In the manuscript, the highlighted phrase is: Ealdred Ealdulfing from Bebbanbyrig. There appears to be a scribal slip-up here that has named Ealdred’s father Ealdwulf (Ealdulf), when his name was actually Eadwulf (without an ‘L’).
Guthfrith may well have been Sihtric’s brother. Both men are identified as “grandson of Ímar” in the Annals of Ulster.
Florence of Worcester (in his annal dated 926, though it actually refers to 927) combines Guthfrith with Sihtric’s son, Olaf, to produce a single character, Guthfrith son of Sihtric, whom Athelstan expels.
Olaf was the son of Guthfrith (d.934), not Guthred. Symeon of Durham evidently believed that Olaf’s father was the Guthred who ruled at York from c.883 until his death c.894, to whom he had referred just a few sentences previously. (To add to the confusion, the king of York called Guthred by Symeon seems to be called Guthfrith by the chronicler Æthelweard.)
Florence of Worcester, in his Latin version of this entry, correctly names Ealdred’s father, but the use of the phrase from Bebbanbyrig in the Old English original appears to have caused a misunderstanding: “[Athelstan] expelled Ealdred [Aldred] son of Eadwulf [Eadulf] from the royal town which is called in the English tongue Bebbanbyrig.”  Florence’s annal also supposes that Athelstan’s subjugation of the other kings of Britain was achieved by victory in battle: “he routed and put to flight all the kings throughout Albion”.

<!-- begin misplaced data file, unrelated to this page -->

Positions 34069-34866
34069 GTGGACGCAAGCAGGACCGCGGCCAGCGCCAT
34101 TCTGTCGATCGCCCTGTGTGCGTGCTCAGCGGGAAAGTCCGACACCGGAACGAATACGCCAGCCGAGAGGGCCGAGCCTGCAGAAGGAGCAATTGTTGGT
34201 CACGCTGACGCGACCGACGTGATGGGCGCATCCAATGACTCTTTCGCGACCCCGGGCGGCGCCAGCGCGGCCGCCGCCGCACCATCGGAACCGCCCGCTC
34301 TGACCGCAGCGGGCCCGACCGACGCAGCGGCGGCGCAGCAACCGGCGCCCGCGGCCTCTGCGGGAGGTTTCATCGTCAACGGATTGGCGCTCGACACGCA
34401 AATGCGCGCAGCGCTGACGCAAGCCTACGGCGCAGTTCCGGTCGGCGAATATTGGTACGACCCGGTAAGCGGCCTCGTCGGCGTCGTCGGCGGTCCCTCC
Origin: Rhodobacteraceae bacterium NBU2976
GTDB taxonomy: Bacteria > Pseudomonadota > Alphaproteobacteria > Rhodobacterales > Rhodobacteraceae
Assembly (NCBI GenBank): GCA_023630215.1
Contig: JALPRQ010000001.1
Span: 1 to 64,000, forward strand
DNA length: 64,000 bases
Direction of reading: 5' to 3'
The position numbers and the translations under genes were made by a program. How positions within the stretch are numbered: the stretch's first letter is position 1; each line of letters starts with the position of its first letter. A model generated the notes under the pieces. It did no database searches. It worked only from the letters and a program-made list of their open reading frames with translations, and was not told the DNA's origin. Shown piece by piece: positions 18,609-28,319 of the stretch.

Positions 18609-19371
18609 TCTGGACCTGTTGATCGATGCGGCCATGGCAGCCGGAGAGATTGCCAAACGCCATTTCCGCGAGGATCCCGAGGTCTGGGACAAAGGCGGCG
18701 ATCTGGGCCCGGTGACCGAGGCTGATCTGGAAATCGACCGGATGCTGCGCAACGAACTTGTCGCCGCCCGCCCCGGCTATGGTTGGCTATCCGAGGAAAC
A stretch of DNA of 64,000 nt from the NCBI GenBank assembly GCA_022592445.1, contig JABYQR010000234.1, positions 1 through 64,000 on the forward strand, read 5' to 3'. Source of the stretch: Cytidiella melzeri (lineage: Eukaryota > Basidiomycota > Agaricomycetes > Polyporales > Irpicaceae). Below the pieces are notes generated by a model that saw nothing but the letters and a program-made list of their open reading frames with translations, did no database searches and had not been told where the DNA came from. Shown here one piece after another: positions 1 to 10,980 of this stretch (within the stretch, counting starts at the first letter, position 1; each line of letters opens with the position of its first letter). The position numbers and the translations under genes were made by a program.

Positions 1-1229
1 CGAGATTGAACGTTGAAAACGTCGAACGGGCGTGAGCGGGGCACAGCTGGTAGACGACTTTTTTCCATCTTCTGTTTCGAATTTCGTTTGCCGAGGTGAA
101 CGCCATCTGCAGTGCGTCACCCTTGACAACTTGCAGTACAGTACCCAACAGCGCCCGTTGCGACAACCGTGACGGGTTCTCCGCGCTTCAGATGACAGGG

In his first run-down of Athelstan’s career (GR II §131), William of Malmesbury presents a passage that seems to be based on a similar interpretation of the annal preserved in Manuscript D, but with added elaboration. William claims that, following Sihtric’s death, Athelstan: “took that province under his own government, expelling one Ealdwulf [Aldulf – presumably, Ealdred is meant?], who resisted him. And as a noble mind, when once roused aspires to greater things, he [Athelstan] compelled Idwal, king of the Welsh [actually, of Gwynedd], and Constantine, king of the Scots, to quit their kingdoms. But not long after, moved with commiseration, he restored them to their original state, that they might reign under him; saying it was more glorious to make a king than to be a king.”
St Cuthbert’s Journey to Durham
The Life and Death of Bishop Wilfrid